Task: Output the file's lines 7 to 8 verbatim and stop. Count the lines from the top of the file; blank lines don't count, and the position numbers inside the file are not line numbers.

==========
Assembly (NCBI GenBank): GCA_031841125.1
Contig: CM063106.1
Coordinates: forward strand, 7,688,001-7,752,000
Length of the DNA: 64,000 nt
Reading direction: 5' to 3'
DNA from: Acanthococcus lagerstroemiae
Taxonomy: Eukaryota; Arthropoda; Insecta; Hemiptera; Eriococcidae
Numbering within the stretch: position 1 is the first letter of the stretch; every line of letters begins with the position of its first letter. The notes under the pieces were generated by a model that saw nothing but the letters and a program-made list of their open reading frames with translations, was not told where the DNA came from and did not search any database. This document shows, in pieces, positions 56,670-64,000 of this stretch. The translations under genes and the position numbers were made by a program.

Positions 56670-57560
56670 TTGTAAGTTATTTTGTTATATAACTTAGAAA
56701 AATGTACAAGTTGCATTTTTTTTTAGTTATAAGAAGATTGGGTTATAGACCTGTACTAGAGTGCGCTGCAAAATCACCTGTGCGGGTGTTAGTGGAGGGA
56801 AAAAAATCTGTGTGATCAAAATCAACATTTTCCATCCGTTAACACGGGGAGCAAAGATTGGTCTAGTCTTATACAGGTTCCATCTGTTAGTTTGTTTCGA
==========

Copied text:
Taxonomy: Eukaryota; Arthropoda; Insecta; Hemiptera; Eriococcidae
Numbering within the stretch: position 1 is the first letter of the stretch; every line of letters begins with the position of its first letter. The notes under the pieces were generated by a model that saw nothing but the letters and a program-made list of their open reading frames with translations, was not told where the DNA came from and did not search any database. This document shows, in pieces, positions 56,670-64,000 of this stretch. The translations under genes and the position numbers were made by a program.